Winnipeg Free Press - PRINT EDITION

City's goose population steadily growing: report

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Winnipeg isn't high on the list of global tourist attractions, but that's not an issue with one set of travellers -- Canada geese.

A new report from city hall found the local goose population is slowly increasing over the years.

Even though more Winnipeggers find the geese to be a nuisance, the report states many people continue to feed them and make them feel welcome.

And the city obligingly mows the grass around retention ponds to make life easier for the geese.

Geese can be cute, especially when there is a parade of goslings, but motorists find then annoying when they are stuck in long lineups caused when the birds cavalierly cross streets and major thoroughfares.

Many people enjoy seeing the geese on the city's ponds and feed them, but others find the accompanying droppings a nuisance or worse. One of the worst areas is the St. Vital Park duck pond, where the walking path and much of the surrounding grass area are covered in goose poop.

"We'll be opening a new $1-million pavilion at the St. Vital duck pond and I don't want to see the facility ruined with goose droppings," Coun. Brian Mayes said.

The report was done at the request of the St. Vital councillor, who said the geese have become a nuisance in many areas across the city.

"I've had people suggest to me that we do a culling, controlled hunting, but I don't think there is much public support for that," said Mayes, who chairs the protection and community services committee where the report will be presented next week.

While the comprehensive, 29-page report contains some recommendations for dealing with geese, the administration's recommendation is to accept the report as information and do nothing.

The administrative report says Winnipeg has become the perfect setting for geese. The city was already on the birds' traditional migratory flyway. But as the city grew to rely on storm retention ponds to accommodate suburban residential development, the ponds and the park-like settings that surround them became inviting locales for the geese.

"The availability of retention ponds for roosting at night, the absence of hunting within city limits and the close proximity of agricultural fields for food (have) made the city attractive to migratory populations in the fall," the report states.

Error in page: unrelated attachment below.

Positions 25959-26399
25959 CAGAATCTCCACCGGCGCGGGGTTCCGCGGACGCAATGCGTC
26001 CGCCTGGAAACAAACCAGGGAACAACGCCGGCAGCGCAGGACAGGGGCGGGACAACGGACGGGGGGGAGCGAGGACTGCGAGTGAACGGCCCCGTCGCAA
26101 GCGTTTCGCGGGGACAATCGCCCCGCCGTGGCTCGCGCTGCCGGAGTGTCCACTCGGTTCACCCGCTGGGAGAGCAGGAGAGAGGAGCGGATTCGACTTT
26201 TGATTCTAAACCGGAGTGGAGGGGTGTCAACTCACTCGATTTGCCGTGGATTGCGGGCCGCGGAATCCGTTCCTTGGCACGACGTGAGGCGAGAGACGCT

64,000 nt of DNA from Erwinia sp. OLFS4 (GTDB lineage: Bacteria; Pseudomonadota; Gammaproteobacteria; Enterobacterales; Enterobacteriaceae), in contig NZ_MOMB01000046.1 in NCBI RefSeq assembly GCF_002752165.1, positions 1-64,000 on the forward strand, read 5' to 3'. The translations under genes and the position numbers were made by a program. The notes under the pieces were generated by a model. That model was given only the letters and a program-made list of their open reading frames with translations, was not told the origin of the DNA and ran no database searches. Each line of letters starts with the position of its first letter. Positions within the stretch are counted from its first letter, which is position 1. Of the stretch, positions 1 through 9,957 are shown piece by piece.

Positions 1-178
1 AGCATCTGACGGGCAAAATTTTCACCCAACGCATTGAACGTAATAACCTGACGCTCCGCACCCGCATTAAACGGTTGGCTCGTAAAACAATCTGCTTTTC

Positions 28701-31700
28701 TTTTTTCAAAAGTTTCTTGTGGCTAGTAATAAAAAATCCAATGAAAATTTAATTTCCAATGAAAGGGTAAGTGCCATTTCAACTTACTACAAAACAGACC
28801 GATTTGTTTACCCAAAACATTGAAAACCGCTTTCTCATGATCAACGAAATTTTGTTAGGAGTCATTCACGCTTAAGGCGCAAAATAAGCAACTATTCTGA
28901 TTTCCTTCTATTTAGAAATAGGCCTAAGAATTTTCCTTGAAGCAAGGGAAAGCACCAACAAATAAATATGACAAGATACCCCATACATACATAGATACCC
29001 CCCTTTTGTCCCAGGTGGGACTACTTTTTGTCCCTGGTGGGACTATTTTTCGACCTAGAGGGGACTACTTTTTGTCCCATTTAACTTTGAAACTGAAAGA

The city estimates the year-round goose population has increased to 2,900 in 2013 from 2,000 in 1999, based on counts taken at public retention ponds. The migratory population has remained stable during the same time period (even though there were large population increases in some of the intervening years): 120,700 in 1999 and 120,900 in 2013.

The city is a partner in the Urban Goose Working Group, which removes goose eggs from nests along Kenaston Boulevard. The report says the egg removal could be expanded to other locations where the geese have become a nuisance to traffic.

The report found deterrent efforts have been mostly ineffective: Local geese seem immune to almost all kinds of efforts. But the city's deterrent efforts were modest, at best: setting up fake coyotes (which were stolen) at two parks and plastic owls on soccer posts. This didn't work.

The city tried flying a kite with the image of an eagle but it was only flown for 30 minutes at a time and also not effective.

Treating the grass with a chemical geese find distasteful worked to a degree, but it's expensive and there are additional costs to apply and it must be reapplied after it rains.

In addition, the city found deterrent efforts, when they did work, usually just moved the geese to another location. And, when the deterrent was removed, the geese returned.

The report says people who feed geese make the nuisance situation worse: The geese don't migrate for moulting as they should; they become used to people and even aggressive. The concentration of goose droppings is higher in areas where the birds are fed.

The report suggests a public-education campaign to discourage people from feeding geese. It also found some communities have bylaws prohibiting feeding geese -- but staff didn't know whether the bylaws are enforced.

Republished from the Winnipeg Free Press print edition February 7, 2014 0

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